Project of the Month Winner – The Door Company of Yuba City
Our dealer spotlight for this month is shining brightly on The Door Company of Yuba City from Yuba City, California. They won our Project of the Month contest with a gorgeous and functional project for the Roseville Fire Station in Roseville, CA. The project included six of our full-view clear anodized aluminum 800 Series commercial garage doors with high cycle hardware. The project was built by Carter-Kelly, Inc. and designed by MFDB Architects, Inc. (based out of Placerville, CA and Sacramento, CA, respectively). The 14’3” x 14’3” doors utilize three rows of 1/8” tempered glass which provide constant visibility to the firefighters for easy identification of any obstructions that they may need to deal with in case of an emergency. Two rows of anodized aluminum panels on the top and bottom of each door offer a sleek finish with plenty of aesthetic appeal.
If you’ve never seen a garage door installation before, you may be asking yourself, “How hard could it be?” For this particular project, it was much more challenging than one might think due to limitations with header height. According to The Door Company of Yuba City’s Sales Manager, Jim Lawrence, their team of seven is no stranger to difficult and complicated projects. Take a look below at our conversation with Jim to hear the story behind the project as well as learn a little more about how The Door Company of Yuba City operates.
How long has The Door Company of Yuba City been in business?
Jim: It was started 17 years ago, but I’ve been here for 15.
What areas do you service?
Jim: Everything south of Chico down to around Fresno, the Bay area and into Lake Tahoe.
What percentage of your projects are residential vs. commercial?
Jim: About 80% commercial, 20% residential, as residential is just now starting to make its comeback.
Which Northwest Door product do you tend to sell the most of?
Jim: As far as commercial goes, it seems like most everything these days are aluminum and glass doors. We’re doing a LOT of 800 Series doors.
How did this project come about?
Jim: We did a hard bid just like anybody else does, when the project came out, the contractors contacted us and asked us to bid on the project. We gave them our best number and this particular contractor that we did the project with, we’ve done a number of fire stations with them so they worked with us very well and we’re glad to get back in working with them again.
Any interesting pieces of information you could share with us about the project?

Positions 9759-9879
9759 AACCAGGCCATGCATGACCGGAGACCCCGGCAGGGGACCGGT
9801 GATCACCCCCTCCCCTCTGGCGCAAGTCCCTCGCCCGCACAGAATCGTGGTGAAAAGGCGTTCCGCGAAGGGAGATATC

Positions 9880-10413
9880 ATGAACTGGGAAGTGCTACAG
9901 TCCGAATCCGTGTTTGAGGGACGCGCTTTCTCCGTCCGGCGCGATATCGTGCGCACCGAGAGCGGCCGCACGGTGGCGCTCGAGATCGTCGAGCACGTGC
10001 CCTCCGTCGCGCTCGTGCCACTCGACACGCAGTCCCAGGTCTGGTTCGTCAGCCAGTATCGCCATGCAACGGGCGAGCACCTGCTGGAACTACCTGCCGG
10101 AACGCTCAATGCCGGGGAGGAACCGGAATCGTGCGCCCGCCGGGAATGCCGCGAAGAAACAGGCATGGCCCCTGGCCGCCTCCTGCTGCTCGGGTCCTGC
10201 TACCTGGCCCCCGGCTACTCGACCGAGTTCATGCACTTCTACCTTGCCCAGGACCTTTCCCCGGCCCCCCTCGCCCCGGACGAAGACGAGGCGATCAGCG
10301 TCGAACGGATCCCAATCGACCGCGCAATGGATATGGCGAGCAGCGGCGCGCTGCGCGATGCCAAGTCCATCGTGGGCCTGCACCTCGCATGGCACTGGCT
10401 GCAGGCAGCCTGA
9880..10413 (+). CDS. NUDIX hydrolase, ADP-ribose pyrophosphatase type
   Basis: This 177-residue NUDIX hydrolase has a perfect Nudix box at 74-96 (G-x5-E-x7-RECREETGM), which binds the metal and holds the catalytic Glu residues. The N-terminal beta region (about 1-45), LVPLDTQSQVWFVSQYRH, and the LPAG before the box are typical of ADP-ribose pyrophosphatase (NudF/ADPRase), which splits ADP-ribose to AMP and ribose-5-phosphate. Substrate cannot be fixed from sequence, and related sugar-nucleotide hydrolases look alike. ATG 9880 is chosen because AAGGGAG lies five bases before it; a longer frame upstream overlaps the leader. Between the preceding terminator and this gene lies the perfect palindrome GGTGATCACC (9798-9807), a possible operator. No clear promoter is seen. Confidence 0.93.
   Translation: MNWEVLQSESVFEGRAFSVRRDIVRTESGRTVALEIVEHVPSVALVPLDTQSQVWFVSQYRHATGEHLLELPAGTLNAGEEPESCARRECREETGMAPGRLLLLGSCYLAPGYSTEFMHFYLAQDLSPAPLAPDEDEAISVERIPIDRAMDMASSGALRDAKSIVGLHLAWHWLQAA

Jim: We had to basically go in and we had a standard set of drawings like we always do, and then when the time comes I go out to the project, I evaluate it and then determine what we need to do to get the doors in. We thought the door was 14’ tall, but when I got out there and checked it I found out that it actually needed to be about 14’3 because of the way they had some things set up. There was no way they could bring the header down to 14’ for a 14’ door. The contractor kind of brought that to my attention, so I went out to evaluate it and realized, yeah, that’s definitely what we need to do. So we went back to Northwest Door and said hey, we need to have these re-bid at 14’3, can we do that? And of course they could, so they went ahead and put that together. In the midst of that I started evaluating how the doors would need to be installed and we ran into a glitch where the architect had stuck a set of windows right above the opening of the garage door.
So the original plan conception showed the doors as being standard lift and coming straight back. Because the window started at eight inches above the header, it was impossible to get that door in there without the springs: #1 – Going right across the window opening, and #2 – Having any supports to attach to. So I went back to Northwest Door and Eric Nelson (NWD Commercial Estimator) and I started working on it. I originally thought about going with high-lift and getting it all the way past the windows, but Eric came up with the idea of mounting the springs independently at the very top by the ceiling, and then putting low headroom track in so that we could actually use a trolley operator still to be able to lift the doors up and get everything to work. And that still took some work – if you look at the window frame assembly and you look at the picture inside, you’ll see that the bracket the operator attaches to is actually just right on the bottom edge of the window frame. So, everything happened to work out once we did that, although it still needed some tweaking to work.